Flood insurance scheme 'wasteful'

By Roger Harrabin
BBC environment analyst

image copyrightGetty Images
image captionThe winter floods of 2013/14 brought the issue to the fore once again

A government scheme to make home insurance affordable for families in areas at risk of flooding is wasting householders’ money, advisers say.

It subsidises insurance premiums for homes on flood plains through a £180m tax on everyone else’s home insurance.

But the Committee on Climate Change (CCC) says the costs of the scheme are three times greater than its benefits.

The Department for Environment, Food and Rural Affairs said Flood Re made insurance available and affordable.

The CCC, an independent body set up to advise the government, is calling for the tax on everyone's premiums to be reduced.

In addition, cash should help prevent flood damage rather than be paid to people to clean up after a flood, it says.

It also argues the scheme is too generous.

About half a million homes will have their insurance capped under the plan, but the committee says the insurance industry calculates that only 200,000 of these recipients would genuinely struggle to afford insurance without the support.

It says the cost of the scheme, known as Flood Re, breaks normal government spending rules because it offers negative value for money.

The chair of the CCC’s adaptation sub-committee, Sir John Krebs, said: “Flood Re is set to subsidise many hundreds of thousands of households more than the estimated number that might struggle to afford cover in the free market.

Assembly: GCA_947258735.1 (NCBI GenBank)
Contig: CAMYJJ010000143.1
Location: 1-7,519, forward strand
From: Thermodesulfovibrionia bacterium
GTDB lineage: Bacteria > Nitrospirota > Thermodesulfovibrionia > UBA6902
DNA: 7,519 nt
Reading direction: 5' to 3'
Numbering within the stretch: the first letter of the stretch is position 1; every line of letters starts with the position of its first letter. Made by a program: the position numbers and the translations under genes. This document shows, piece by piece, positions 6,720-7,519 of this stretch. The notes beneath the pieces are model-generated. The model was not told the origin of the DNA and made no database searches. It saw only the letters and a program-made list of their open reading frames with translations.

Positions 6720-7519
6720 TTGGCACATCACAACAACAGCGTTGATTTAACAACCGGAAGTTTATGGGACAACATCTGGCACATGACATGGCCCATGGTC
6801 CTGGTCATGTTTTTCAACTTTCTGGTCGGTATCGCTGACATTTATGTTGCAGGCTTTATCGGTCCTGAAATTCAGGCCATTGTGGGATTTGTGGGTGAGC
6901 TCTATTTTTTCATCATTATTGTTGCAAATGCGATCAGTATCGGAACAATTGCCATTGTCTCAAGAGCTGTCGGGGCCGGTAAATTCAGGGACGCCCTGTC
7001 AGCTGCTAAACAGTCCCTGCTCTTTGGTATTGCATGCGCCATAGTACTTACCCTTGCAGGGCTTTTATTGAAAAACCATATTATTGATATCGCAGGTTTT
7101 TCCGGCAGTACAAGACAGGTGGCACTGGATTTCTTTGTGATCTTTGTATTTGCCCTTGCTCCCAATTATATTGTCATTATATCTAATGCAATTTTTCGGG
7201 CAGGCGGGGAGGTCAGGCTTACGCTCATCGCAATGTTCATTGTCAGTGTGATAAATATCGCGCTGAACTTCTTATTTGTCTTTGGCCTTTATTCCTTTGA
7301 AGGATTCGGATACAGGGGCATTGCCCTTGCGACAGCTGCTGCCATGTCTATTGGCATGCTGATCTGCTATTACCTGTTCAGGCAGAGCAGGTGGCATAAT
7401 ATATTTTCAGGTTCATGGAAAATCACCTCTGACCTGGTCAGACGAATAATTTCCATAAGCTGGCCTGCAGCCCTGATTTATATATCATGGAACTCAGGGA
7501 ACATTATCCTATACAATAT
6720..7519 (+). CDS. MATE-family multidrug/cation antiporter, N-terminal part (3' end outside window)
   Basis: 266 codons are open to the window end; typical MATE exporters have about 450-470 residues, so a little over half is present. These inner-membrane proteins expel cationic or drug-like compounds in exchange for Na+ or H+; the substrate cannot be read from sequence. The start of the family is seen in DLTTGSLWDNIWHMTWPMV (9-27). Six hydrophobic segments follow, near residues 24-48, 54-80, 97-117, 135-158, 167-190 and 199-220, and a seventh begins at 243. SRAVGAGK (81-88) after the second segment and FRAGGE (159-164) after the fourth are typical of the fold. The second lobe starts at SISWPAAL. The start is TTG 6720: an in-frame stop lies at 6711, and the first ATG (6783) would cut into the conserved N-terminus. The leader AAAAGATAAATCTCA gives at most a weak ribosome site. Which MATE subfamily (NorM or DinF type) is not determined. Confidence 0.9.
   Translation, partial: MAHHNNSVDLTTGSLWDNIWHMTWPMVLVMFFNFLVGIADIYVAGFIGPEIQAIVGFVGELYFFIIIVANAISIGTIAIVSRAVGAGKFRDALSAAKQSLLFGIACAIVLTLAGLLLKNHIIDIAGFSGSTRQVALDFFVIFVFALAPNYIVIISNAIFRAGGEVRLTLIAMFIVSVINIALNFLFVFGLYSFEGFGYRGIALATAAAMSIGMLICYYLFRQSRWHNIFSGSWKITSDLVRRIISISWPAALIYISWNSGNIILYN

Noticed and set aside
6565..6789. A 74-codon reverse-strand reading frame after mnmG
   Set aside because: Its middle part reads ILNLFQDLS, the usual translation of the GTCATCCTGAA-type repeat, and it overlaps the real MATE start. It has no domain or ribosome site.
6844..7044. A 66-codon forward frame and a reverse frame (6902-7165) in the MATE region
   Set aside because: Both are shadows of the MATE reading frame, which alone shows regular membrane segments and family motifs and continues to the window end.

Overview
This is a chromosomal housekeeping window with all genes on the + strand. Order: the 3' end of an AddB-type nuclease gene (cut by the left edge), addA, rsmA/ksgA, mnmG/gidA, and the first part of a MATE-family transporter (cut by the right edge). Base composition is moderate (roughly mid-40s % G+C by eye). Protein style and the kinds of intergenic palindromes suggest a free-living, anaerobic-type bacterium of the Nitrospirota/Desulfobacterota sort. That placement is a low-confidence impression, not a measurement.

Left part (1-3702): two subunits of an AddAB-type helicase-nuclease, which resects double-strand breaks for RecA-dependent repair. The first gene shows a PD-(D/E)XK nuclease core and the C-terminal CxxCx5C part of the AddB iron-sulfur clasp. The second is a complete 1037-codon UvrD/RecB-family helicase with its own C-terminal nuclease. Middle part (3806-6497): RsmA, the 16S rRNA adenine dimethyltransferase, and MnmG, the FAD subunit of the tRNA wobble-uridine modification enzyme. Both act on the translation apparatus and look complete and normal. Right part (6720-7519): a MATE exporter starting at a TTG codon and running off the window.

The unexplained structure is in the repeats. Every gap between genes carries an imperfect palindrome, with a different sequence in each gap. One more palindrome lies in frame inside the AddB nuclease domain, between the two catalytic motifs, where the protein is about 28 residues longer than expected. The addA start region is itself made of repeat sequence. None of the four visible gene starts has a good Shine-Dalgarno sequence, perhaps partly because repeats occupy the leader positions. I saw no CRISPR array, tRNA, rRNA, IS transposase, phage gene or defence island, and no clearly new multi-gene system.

'Needlessly expensive'

"This makes Flood Re needlessly expensive.”

He called for the scheme to be slimmed down and its emphasis changed.

"Managing flood risk will always be the best way of securing affordable insurance in the long term," he said.

He told BBC News: "A transition should be achieved by helping high-risk homes become more resilient.

“There is a risk that Flood Re will be counter-productive to the long-term management of flood risk in the UK, as it largely removes the financial incentive for households to take steps to avoid being flooded.

"As a consequence, the industry levy funding the scheme could spiral.”

Lord Krebs urged the managers of Flood Re to make it clear to householders that if they were flooded they must restore their home to a more resilient state.

Flood Re was set up in June 2013 by ministers in collaboration with the Association of British Insurers (ABI).

It was designed to be not-for-profit but the CCC says in fact insurers benefit from it because their own risk has been reduced.

The Environment Agency estimates more homes will be at risk from floods in coming decades.

The CCC says Flood Re should be building awareness because many householders in high-risk homes have no idea they are living on a flood plain.

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